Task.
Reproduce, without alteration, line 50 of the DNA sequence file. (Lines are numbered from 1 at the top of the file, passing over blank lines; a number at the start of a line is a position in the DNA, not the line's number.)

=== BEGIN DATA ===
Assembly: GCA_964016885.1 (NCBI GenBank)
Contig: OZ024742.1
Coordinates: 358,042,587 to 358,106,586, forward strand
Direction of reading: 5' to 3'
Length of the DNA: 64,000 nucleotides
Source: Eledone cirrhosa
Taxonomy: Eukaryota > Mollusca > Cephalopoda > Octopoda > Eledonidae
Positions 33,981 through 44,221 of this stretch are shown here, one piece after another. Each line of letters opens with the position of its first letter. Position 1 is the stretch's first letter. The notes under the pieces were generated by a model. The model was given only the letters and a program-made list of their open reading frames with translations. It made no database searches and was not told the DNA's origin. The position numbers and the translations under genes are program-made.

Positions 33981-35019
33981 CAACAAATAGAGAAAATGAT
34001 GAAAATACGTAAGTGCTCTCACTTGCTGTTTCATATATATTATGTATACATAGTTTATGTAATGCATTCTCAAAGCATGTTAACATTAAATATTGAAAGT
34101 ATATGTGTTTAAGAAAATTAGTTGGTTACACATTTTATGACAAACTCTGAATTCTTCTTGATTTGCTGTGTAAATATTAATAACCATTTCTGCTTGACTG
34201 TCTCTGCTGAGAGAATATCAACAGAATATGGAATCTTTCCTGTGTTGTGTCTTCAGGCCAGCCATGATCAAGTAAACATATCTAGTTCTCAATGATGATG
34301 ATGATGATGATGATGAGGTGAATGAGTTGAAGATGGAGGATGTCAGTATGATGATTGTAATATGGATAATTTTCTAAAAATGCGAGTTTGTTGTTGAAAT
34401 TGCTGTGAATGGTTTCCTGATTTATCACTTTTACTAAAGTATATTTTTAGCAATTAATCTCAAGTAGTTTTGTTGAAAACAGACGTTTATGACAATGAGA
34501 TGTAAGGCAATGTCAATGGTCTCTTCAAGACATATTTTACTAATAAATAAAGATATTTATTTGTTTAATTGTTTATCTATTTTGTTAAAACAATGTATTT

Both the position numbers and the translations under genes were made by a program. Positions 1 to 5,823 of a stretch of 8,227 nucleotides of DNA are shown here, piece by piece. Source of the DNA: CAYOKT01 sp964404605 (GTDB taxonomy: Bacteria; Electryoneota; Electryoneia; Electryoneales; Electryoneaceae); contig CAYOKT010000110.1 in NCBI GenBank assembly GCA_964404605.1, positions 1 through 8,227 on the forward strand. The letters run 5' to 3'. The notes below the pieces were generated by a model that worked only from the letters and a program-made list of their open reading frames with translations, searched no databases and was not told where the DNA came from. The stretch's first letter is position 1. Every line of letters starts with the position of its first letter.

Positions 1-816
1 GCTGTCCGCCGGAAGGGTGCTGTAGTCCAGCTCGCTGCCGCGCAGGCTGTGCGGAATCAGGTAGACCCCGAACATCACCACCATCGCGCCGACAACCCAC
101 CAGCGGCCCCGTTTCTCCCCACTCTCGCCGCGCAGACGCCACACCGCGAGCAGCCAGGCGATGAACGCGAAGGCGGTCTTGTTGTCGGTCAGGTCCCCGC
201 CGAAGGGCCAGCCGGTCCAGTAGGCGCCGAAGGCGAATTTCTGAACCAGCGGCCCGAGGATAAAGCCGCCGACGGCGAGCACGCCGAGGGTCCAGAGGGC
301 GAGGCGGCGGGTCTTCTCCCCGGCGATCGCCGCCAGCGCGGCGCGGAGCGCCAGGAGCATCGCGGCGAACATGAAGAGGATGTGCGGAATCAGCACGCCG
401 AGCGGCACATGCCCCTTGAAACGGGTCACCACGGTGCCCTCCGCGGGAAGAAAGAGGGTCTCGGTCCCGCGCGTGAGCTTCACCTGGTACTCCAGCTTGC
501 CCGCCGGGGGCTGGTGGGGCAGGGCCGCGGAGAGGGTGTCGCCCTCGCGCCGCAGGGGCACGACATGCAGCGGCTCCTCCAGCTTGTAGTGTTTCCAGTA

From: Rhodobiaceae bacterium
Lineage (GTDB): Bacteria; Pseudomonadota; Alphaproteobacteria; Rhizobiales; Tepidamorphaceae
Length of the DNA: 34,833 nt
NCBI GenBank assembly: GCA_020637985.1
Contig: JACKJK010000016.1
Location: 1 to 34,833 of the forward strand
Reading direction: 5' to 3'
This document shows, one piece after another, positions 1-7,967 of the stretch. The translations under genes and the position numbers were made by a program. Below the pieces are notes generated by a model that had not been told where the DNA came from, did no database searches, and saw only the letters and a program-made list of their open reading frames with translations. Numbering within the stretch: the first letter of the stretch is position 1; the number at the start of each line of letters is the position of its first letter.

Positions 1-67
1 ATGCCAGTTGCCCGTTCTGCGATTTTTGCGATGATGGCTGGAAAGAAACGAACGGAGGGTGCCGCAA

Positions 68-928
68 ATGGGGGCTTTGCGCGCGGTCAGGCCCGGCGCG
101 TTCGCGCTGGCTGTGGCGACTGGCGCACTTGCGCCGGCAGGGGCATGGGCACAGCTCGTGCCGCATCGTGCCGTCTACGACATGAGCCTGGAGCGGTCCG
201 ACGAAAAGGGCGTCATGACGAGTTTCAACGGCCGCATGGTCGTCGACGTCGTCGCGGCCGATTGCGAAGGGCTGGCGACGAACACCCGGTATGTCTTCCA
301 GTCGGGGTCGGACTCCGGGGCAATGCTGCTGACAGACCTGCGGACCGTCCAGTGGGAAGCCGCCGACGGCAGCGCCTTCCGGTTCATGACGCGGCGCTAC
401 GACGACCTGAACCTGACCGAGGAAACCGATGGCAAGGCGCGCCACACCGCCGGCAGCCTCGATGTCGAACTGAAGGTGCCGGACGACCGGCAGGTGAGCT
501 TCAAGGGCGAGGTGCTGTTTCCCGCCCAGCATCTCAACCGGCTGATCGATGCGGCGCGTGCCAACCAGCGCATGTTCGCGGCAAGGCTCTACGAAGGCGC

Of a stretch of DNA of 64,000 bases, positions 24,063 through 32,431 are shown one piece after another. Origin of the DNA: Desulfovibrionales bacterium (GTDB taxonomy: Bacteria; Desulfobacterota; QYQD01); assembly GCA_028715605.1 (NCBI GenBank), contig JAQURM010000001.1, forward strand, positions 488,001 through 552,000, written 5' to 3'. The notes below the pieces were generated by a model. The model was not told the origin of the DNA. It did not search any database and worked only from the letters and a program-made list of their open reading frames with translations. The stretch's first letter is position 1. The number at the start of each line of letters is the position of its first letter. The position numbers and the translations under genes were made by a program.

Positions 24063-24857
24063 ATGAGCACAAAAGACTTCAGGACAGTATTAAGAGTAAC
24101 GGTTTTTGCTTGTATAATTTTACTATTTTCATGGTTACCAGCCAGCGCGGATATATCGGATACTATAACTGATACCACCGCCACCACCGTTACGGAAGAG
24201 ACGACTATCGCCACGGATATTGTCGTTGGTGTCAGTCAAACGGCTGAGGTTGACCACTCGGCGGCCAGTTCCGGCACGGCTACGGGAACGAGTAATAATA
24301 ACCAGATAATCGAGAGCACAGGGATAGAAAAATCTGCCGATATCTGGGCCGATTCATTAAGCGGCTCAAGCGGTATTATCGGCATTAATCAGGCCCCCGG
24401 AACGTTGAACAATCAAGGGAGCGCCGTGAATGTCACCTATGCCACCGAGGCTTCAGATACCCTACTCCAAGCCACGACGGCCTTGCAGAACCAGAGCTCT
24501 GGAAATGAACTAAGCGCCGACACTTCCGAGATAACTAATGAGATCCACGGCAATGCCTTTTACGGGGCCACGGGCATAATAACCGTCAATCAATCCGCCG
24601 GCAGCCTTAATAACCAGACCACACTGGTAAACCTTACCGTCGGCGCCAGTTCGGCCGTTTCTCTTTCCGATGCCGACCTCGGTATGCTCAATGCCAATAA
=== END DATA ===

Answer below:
24601 GCAGCCTTAATAACCAGACCACACTGGTAAACCTTACCGTCGGCGCCAGTTCGGCCGTTTCTCTTTCCGATGCCGACCTCGGTATGCTCAATGCCAATAA